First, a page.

"Where do you run?" Well, it was a good question. The reply I tried to put together sounded vapid: "Oh, you know, the north side of town, I guess." I've never been asked that question before. "Uh— North Beach. Telegraph Hill, Russian, Pacific Heights, downtown." Pause. Then, too brightly: "I get out to the park once in a while. The zoo. The beach."

There was a silence and we regarded each other across a chasm. Not a communication gap exactly. It's just that we live in two different worlds in the one world of San Francisco and the realization grew on me that I was running in a pretty constricted circle.

We were on his "turf," a hamburger and coffeehouse near 14th and Valencia in the Mission. The Mission. What did I know about that? To me it was a vast and even mysterious section of old Irish and Spanish families with an uncommon number of churches. Tree shaded streets, some of them quite pretty. Desolate valleys and old frame houses and a large black population.

"Rather a conservative part of town," I ventured remembering the sturdy god fearing native San Franciscans I'd encountered in the Mission over the years. "Not anymore, man," said the young editor with finality. "All sorts of wild and beautiful things are happening in the Mission. Lots of Hashbury people make it here now. Communes all over the place. Whole new scene."

It was only 20 years ago that one of my mentors, the late Joseph Henry Jackson, talked daily about "the singular homogeneity of San Francisco." (He lived in Berkeley which might have had something to do with it.) He had me convinced that the people of the Marina cared desperately what happened in the Mission and vice versa. "San Franciscans are one people, bound together by their devotion to the city and each other," he would say with pride. As he headed for the East Bay hills.

Forgive me, Joe Jackson, but San Franciscans no longer know their city. Put it down to fear or apathy. They go to Hunter's Point about as often as they go to Cypress Point at Pebble Beach, which is never. Car doors are locked, they circle around the Fillmore; in the past they at least used to go "slumming" to the Jazz joints there. In Pacific Heights rent-a-guards patrol apartment house entrances. On the mansions are iron gates, barred windows…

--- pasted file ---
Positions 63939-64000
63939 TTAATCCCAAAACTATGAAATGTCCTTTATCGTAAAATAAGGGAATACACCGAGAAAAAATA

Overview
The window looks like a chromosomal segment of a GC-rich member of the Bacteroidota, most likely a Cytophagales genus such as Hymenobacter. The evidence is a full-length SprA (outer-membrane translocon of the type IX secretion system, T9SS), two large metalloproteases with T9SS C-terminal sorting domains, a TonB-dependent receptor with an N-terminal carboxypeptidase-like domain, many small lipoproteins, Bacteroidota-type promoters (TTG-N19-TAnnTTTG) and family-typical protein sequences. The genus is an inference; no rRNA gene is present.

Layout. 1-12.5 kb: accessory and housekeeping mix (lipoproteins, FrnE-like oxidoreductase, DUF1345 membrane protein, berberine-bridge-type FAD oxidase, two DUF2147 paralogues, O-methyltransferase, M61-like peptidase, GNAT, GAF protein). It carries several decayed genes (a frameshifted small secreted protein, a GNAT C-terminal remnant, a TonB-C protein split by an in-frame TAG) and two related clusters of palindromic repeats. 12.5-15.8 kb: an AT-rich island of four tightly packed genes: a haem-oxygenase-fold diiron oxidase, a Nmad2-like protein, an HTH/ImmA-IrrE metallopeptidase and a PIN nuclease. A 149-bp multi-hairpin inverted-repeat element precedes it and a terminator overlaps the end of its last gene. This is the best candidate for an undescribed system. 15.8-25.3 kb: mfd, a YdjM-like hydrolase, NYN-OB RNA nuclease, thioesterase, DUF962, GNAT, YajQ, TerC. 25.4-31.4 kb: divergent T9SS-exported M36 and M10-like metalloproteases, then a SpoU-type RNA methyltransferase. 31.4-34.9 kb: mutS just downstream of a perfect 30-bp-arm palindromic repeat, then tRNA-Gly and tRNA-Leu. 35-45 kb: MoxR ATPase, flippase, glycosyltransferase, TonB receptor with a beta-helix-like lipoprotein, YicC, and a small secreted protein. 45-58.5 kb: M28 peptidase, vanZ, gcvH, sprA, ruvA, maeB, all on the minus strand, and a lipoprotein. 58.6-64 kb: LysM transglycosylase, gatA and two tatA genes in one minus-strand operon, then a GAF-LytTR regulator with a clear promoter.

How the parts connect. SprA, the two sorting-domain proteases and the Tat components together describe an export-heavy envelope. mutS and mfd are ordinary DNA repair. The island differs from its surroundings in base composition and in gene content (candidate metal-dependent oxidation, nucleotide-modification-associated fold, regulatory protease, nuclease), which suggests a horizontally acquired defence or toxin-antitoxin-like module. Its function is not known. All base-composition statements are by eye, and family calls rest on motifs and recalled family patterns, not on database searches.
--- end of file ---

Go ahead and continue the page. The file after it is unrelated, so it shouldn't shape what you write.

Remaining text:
"It's a sick scene, your part of town," said the young editor equably, "but we will change all that after the revolution." The words "what have you been smoking, buddy?" crossed my mind, but then I remembered Susan Sontag's conclusion that America (read San Francisco) "is in its prerevolutionary stage." It's young versus old, tradition against outright rejection of same. The editor's dirty shirt is a symbol as are bare feet and costumes (castoffs) instead of straight clothes. ("Cheap is in! And the merchants are nervous.) Pot? It outsells Pall Mall.

"A revolution is unthinkable," I said, picking up my hamburger. "The establishment won't give up without a fight. The streets will run with blood." I bit fiercely into the burger to underline my conviction, but the young editor was unruffled. "It will be peaceful," he said. "We are winning already. Our people are moving in everywhere. We will take over by sheer force of numbers. We will just be there. Money will be out of the window. One big commune. Right now we are handing out free pictures in your part of town. Beautiful. Don't buy pictures, get them free. We are turning on the world." He displayed a photo of a little girl smoking pot. "How old is she, maybe eight? They are starting at six now. Your values are dead. What do you think of ours?"

I finished my hamburger and arose. "Not bad at all," I said. "Really an excellent hamburger." He gave a tiny smile as I left and that was something of a victory. I forgot to tell you — the New Left is humorless, maybe because they think the joke is on the rest of us. But who gets the last laugh?

* * *

* * *


by Anne Wagner

Guernica was bombed by the Nazi Condor Legion on the afternoon and evening of April 26, 1937. It was a Monday, market day in the Basque town. News of the attack reached Picasso through a report published two days later in the communist newspaper L'Humanite. The lead article — "Mille bombes incendiaires lancees par les avions de Hitler et Mussolini" — was accompanied by a photograph of two women lying dead in a street. Not, however, a street in Guernica: the photo records an attack in another Spanish city. The reader isn't told which one. And it's the generalities provided in the accompanying caption: "Ci-dessus, quelques femmes — des meres sans doute — abbatues au cours d'un bombardement." Female victims were mothers, "sans doute." How could it be otherwise when the bearing of children defined a woman's role? At a moment when the damage wartime violence inflicted on innocent victims became a Republican leitmotif, women are assumed to be mothers and mothers cannot — and should not — die alone.